Toxic workplaces sometimes start at the top. Difficult, abrasive leaders can create a culture of tension, fear, and abusive behavior at every organizational level.
Those types of leaders may produce results, but their actions also lead to dysfunction and employee turnover.
Ending the pattern of toxicity starts with companies recognizing red flags, coming up with new principles of management behavior, and holding leaders accountable for their actions, says Dr. Katrina Burrus, author of Managing Brilliant Jerks: How Organizations and Coaches Can Transform Difficult Leaders into Powerful Visionaries.
“Organizations often overlook abrasive behavior or see it as a necessary means to an end,” Burrus says. “This sends employees the message that such behavior is acceptable and to be imitated to skyrocket up the corporate ladder. Then it’s like a virus that continues to spread.
“All too often, companies are overly results-oriented. Leaders tend to be preoccupied with what needs to be done and what key performance indicators to monitor, but they rarely pay attention to how the work is to be done and whether employees are using acceptable behaviors to achieve those results. This focus on outcome over methods allows toxic behaviors to remain unchecked for years.”
Burrus suggests the following ways businesses can encourage leaders to engage in healthy behavior and detoxify the culture:
Establish specific codes of conduct. Burrus says correcting or preventing abusive behavior by leaders means first establishing a code of conduct – with management principles – as an essential part of the corporate culture. “Communicate to all employees, including supervisors, managers, and executives, that the organization will not tolerate bullying to any degree,” Burrus says. “Post these codes everywhere – in company manuals, in meeting rooms, on the website – and discuss them at kickoff meetings and conferences. The codes of conduct should explicitly state that employees who violate this principle will be disciplined and may be terminated. Organization heads should communicate to their brilliant jerks that they are valued for their brilliance, but that misbehavior has consequences, which will be applied.”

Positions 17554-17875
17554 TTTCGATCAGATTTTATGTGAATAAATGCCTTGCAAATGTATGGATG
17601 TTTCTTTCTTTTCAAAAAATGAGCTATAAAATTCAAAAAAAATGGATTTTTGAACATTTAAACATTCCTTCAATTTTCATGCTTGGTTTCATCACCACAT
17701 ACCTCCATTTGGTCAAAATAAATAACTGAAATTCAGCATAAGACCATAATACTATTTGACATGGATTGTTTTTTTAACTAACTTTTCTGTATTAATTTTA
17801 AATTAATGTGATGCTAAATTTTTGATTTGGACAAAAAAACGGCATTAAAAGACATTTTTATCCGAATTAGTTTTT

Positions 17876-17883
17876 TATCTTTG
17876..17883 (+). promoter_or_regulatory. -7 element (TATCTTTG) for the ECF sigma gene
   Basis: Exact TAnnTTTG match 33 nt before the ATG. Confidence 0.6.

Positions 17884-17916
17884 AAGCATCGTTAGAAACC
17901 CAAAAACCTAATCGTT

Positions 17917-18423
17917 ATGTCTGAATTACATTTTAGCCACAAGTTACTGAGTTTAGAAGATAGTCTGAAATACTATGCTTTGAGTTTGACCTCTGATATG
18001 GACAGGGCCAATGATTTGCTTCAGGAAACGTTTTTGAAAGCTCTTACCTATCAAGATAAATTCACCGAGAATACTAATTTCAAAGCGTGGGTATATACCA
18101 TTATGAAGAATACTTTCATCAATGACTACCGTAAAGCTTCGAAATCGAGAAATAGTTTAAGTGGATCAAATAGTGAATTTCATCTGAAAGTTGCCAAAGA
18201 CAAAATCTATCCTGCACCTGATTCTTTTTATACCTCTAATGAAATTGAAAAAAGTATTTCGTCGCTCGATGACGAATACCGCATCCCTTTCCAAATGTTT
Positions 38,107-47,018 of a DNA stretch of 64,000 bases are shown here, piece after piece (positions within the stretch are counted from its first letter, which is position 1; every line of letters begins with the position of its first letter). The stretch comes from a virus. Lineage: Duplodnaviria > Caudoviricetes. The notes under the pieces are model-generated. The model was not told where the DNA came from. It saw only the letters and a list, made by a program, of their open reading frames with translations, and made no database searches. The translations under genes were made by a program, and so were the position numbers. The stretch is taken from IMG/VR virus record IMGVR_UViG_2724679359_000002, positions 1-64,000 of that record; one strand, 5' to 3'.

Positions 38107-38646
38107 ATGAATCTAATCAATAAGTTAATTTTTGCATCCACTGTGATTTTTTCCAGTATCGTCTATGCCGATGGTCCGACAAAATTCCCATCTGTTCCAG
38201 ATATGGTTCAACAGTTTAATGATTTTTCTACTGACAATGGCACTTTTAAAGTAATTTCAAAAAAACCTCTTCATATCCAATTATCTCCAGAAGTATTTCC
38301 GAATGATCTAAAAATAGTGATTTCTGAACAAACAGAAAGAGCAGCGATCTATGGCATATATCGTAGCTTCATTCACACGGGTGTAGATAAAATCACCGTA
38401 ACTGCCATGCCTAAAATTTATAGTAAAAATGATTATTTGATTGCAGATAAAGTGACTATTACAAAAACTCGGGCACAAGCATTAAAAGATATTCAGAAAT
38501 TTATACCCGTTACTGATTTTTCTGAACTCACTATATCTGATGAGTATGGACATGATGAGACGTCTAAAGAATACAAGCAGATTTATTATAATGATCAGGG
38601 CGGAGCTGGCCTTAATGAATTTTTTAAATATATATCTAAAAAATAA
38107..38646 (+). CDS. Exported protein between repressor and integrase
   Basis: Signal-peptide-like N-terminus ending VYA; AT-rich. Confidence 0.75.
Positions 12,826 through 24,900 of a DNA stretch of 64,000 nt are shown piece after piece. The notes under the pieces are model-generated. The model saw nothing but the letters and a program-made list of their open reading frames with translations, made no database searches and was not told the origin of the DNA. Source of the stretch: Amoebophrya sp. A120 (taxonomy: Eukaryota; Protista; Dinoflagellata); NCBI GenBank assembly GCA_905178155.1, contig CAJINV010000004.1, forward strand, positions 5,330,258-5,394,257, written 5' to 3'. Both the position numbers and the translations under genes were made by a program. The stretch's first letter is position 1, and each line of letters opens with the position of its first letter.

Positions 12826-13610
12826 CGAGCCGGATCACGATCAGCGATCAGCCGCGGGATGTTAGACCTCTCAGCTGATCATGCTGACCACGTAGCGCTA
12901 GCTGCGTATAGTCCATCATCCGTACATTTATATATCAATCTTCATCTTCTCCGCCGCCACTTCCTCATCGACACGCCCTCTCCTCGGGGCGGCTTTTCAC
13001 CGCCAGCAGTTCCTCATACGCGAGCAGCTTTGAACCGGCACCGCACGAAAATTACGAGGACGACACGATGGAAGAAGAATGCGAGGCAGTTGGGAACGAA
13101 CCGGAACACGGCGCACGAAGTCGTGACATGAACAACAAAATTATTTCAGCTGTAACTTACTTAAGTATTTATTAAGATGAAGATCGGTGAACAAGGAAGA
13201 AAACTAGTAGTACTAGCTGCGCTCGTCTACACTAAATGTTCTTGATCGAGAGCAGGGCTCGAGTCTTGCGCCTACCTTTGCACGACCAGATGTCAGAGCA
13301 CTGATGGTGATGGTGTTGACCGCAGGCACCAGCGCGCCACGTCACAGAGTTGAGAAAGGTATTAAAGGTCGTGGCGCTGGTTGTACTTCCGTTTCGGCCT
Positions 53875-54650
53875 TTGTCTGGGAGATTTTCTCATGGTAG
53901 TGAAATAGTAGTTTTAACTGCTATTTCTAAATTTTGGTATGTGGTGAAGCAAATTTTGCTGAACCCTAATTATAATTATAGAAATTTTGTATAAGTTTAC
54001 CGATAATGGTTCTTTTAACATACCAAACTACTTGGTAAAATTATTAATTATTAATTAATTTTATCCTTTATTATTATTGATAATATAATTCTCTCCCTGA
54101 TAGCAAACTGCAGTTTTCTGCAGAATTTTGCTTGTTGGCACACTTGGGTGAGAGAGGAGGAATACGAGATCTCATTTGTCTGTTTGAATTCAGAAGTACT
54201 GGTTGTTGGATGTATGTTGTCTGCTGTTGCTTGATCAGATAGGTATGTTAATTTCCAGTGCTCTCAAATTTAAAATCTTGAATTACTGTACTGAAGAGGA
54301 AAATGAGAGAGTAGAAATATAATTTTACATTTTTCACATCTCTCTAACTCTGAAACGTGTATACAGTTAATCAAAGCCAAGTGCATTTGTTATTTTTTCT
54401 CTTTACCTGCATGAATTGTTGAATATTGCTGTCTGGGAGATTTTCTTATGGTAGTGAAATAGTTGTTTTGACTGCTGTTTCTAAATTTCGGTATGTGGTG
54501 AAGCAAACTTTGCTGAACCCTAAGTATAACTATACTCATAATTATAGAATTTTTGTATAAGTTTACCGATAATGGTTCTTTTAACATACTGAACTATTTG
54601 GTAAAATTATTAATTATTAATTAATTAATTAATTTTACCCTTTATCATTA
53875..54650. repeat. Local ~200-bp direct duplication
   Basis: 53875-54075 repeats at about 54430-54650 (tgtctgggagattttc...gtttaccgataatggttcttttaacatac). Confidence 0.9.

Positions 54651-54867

Expand evaluations. “Leaders should be evaluated not only on what results they are achieving, but also on how they are performing as overall leaders,” Burrus says. “Performance reviews should also consider the quality of interactions with employees. It’s important in this evaluation process that employees should have an opportunity to evaluate their manager’s leadership in annual or semi-annual reviews.”
Offer coaching and support. “If they are receptive,” Burrus says, “brilliant jerks should be offered the support of a customized coaching program to help them change their destructive behaviors and leverage their strengths. They need to be shown how their outstanding abilities that help the company are being undermined by a lack of interpersonal skills. All too often, leaders think an authoritative, demonstrative style is largely responsible for their success, when an argument can be made that it’s just as responsible for driving good people away, and for planting the seeds of their own future derailment.”
“Management needs to keep behavior principles in mind and reference them every day,” Burrus says. “Otherwise, the company’s values and leadership principles are just talk, and it risks creating cynics throughout the organization.”
Dr. Katrina Burrus, author of Managing Brilliant Jerks: How Organizations and Coaches Can Transform Difficult Leaders into Powerful Visionaries, has a proven track record coaching numerous international leaders in top organizations like Nestlé, Novartis, United Bank of Switzerland, CERN, the United Nations, and the International Labor Organization. Her coaching career has taken her to Europe, Asia, and the United States. As the founder of MKB Conseil & Coaching in Geneva, Switzerland, and Excellent Executive Coaching, LLC, in Las Vegas, Nevada, she has developed a network of international clients, experts and scholar-practitioners. Dr. Burrus has taught leadership and postgraduate courses at various universities, including a ground-breaking thought leadership workshop titled Global Nomadic Leadership: Succeeding in a World Without Borders. She teaches executive coaching and has served on the International Coach Federation (ICF) Credentialing Committee.
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